‘The Viscount Who Loved Me’ is the second book in Julia Quinn’s ‘Bridgerton’ saga, a series of historical romance novels following each member of the Bridgerton family in their quests for marriage and love. This particular installment focuses on Anthony Bridgerton, the eldest son, and is expected to be the inspiration for the second season of the Netflix show. Quinn continues to prove herself excellent at writing witty, humorous characters, and the chemistry she creates is just as electric as it was for Daphne and Simon in ‘The Duke and I‘.
A year has passed since the events of the first book, and the ton is gearing up for another season. This year, the diamond of the season is none other than Edwina Sheffield, a relative unknown from Somerset making her debut alongside her older sister Kate. Of course, the most eligible bachelor is one Viscount Anthony Bridgerton – but this season, Anthony has decided it’s time for him to settle down and find a wife. Naturally, he’ll settle for nothing less than the season’s diamond – but Kate knows more than enough about Anthony’s reputation and has no intention of allowing such a rake near her sister. The two regularly find themselves matching wits. However, when Kate finds her hatred morphing to grudging respect and then to something far more dangerous, she starts to wonder if her opposition to Anthony and Edwina marrying is to protect her sister – or to protect her own heart.
Kate Sheffield makes an absolutely spectacular heroine. Not particularly dignified, with any beauty she might possess completely overshadowed by her younger sister, she instead gets by with a sharp tongue and sharper wits. She adores her sister, placing Edwina’s happiness far above her own, and is quite content to let marriage pass her by and simply retire alone in the country. She also has a brilliant corgi, Newton – appalling trained but undeniably loveable, he leads to some of the funniest and best moments in the entire book.
Anthony played a very minor role in ‘The Duke and I’, but given centre stage here he shines. Like Kate, Anthony is devoted to his family – although his is considerably larger and more complicated – but he’s also far more troubled than he shows on the outside. Losing his father at eighteen, the most important person in his life, affected him deeply – and while he knows it’s his duty to marry and produce an heir, he cannot fathom falling in love with someone and risking that level of loss again. His verbal sparring with Kate is a delight, but the real tension is around waiting for the two to stop hiding everything and start trusting each other.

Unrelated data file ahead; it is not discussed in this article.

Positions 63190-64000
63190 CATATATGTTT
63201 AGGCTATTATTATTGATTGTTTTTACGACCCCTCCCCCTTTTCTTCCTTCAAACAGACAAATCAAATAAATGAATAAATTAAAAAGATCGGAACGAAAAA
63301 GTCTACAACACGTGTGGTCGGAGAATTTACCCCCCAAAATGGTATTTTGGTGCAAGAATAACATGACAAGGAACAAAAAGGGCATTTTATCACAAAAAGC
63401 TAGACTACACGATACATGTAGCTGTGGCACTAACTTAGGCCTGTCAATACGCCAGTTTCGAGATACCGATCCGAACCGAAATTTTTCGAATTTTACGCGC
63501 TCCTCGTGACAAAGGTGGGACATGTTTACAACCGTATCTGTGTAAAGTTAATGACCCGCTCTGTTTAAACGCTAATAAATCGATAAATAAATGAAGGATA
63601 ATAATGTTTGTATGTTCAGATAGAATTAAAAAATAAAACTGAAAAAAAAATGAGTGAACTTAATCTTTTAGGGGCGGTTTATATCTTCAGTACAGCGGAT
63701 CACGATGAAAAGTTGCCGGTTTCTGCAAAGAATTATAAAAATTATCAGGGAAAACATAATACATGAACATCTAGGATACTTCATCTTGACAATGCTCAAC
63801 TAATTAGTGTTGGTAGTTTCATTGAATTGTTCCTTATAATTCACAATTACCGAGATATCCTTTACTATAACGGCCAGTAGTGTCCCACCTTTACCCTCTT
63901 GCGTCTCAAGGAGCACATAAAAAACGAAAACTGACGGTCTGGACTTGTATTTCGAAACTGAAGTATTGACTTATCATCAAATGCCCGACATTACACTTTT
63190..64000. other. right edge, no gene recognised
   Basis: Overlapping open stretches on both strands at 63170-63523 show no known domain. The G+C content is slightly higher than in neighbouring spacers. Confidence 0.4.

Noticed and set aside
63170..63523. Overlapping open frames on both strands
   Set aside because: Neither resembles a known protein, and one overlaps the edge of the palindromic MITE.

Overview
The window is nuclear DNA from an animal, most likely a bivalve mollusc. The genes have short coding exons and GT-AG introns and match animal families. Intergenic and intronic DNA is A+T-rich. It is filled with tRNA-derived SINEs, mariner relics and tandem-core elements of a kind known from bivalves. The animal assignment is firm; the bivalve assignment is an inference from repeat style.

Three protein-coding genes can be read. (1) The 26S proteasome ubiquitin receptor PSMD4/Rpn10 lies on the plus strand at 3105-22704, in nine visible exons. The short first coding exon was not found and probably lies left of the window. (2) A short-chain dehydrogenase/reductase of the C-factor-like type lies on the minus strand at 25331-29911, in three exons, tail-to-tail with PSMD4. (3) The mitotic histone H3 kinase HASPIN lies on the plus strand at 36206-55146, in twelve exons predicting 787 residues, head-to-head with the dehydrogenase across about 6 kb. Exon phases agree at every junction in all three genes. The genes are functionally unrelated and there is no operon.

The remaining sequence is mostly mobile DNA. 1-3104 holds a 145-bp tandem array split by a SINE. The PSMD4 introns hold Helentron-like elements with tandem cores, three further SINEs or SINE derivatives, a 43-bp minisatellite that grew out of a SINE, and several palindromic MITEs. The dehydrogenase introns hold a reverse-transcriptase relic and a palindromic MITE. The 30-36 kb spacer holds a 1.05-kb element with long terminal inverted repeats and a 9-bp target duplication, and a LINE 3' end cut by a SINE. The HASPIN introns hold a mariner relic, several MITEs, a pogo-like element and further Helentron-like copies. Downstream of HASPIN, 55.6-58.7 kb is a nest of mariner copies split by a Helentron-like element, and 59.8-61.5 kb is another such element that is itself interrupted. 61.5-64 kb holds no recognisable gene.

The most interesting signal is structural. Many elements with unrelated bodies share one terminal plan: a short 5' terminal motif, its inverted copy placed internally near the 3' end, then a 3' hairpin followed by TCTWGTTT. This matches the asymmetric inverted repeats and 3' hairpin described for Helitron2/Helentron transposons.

Like in ‘The Duke and I’, a good portion of the plot revolves around miscommunication and misunderstanding – a common trope in the romance genre, but one which can become frustrating when over-used. Quinn just about manages to keep the tension exciting rather than a chore, helped by the clear affection and chemistry between Kate and Anthony. She also excels at humorous scenes – Kate and Anthony’s Pall Mall game being a clear highlight. Daphne and Simon only play a very minor role, but Colin and Eloise get more page time – both are fantastic characters, which makes me intrigued to get to their installments of the series.
Overall, ‘The Viscount Who Loved Me’ is an excellent historical romance packed with humour and fun. It’s a very light read, but if that’s what you’re looking for it comes highly recommended.
Published by Piatkus
Paperback: December 5th 2000